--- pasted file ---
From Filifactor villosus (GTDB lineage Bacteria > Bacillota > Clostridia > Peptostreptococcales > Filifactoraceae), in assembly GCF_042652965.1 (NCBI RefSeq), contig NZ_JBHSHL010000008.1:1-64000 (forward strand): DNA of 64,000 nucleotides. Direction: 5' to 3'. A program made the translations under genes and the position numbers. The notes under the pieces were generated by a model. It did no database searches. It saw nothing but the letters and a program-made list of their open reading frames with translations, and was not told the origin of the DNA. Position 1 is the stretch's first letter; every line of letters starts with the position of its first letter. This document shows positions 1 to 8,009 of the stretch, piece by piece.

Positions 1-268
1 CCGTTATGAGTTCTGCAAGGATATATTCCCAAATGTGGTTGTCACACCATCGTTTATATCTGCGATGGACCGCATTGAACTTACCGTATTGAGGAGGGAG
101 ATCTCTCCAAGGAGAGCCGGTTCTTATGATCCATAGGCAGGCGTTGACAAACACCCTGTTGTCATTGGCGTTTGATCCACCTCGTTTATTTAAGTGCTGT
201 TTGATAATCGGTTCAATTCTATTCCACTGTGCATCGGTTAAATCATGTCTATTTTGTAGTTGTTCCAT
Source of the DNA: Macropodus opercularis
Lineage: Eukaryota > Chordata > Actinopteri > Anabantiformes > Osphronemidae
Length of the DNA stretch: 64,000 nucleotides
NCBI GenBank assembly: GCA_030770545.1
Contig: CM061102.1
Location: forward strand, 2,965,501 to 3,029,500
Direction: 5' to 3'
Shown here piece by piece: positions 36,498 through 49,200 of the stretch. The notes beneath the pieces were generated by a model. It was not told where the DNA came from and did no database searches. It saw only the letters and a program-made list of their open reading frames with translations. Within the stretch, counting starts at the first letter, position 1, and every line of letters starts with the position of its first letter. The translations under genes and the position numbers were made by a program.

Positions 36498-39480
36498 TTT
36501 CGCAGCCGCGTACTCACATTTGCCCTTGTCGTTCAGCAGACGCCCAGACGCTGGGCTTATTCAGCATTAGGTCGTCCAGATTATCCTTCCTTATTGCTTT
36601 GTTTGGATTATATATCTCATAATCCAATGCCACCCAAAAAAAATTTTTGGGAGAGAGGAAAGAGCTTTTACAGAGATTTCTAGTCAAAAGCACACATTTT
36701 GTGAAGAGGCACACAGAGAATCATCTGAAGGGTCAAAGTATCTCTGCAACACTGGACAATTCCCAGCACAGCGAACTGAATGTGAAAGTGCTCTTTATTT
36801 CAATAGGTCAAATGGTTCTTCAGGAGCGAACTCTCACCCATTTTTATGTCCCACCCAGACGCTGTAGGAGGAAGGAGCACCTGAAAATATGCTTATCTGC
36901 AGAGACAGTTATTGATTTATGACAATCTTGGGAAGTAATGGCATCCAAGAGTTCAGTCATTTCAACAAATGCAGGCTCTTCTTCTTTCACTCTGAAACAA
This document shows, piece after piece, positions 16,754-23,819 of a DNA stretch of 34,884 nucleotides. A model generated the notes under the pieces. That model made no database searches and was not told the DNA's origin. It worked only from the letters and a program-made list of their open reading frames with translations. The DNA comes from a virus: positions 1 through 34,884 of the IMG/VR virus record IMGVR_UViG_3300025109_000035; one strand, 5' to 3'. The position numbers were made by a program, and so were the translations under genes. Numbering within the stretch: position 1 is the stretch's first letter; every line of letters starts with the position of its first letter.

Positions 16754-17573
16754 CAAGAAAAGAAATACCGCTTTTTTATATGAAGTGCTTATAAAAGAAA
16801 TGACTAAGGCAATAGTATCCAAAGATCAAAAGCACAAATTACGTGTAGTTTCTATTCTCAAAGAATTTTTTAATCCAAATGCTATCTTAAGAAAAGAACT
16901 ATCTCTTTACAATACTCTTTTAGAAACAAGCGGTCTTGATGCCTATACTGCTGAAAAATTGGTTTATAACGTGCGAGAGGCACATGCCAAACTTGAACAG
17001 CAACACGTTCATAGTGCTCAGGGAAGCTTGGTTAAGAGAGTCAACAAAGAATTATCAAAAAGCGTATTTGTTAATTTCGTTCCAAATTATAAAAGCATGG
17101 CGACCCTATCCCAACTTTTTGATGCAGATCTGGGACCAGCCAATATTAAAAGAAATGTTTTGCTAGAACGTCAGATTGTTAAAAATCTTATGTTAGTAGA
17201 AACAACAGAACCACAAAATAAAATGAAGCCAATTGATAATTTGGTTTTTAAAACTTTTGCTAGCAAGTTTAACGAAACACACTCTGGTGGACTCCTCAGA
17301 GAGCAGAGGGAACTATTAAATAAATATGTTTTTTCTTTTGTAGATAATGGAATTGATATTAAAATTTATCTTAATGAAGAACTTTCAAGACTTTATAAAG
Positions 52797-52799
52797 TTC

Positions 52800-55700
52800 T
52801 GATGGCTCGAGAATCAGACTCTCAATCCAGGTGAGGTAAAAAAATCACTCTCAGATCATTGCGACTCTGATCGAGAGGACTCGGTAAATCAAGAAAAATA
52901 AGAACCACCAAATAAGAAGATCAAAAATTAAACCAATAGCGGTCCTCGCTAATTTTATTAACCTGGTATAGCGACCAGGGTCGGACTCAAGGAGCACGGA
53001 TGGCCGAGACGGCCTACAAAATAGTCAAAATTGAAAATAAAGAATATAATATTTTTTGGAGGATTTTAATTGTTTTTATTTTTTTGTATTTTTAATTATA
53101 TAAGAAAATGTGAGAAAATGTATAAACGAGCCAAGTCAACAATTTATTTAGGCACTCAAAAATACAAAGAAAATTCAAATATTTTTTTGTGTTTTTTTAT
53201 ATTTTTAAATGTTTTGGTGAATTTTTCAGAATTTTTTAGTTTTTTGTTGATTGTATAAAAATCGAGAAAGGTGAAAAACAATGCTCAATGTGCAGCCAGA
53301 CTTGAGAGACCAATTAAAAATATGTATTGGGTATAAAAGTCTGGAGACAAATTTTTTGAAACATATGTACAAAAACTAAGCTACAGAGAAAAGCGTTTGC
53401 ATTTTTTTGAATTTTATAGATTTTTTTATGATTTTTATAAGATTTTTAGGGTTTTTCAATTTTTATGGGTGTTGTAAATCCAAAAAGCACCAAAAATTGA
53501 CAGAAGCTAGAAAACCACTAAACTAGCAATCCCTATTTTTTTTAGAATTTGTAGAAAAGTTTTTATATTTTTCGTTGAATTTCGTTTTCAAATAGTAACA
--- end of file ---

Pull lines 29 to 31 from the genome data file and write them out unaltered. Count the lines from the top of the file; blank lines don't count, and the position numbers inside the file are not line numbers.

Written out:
17301 GAGCAGAGGGAACTATTAAATAAATATGTTTTTTCTTTTGTAGATAATGGAATTGATATTAAAATTTATCTTAATGAAGAACTTTCAAGACTTTATAAAG
Positions 52797-52799
52797 TTC